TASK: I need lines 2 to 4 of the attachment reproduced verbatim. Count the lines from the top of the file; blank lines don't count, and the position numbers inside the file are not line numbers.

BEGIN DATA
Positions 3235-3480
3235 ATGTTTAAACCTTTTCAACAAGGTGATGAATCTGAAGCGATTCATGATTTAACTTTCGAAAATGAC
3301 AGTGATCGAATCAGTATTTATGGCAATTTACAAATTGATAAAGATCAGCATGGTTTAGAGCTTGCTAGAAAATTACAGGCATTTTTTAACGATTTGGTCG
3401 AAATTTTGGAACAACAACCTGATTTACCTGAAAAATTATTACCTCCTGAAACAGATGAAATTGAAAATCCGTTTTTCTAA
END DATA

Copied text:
3235 ATGTTTAAACCTTTTCAACAAGGTGATGAATCTGAAGCGATTCATGATTTAACTTTCGAAAATGAC
3301 AGTGATCGAATCAGTATTTATGGCAATTTACAAATTGATAAAGATCAGCATGGTTTAGAGCTTGCTAGAAAATTACAGGCATTTTTTAACGATTTGGTCG
3401 AAATTTTGGAACAACAACCTGATTTACCTGAAAAATTATTACCTCCTGAAACAGATGAAATTGAAAATCCGTTTTTCTAA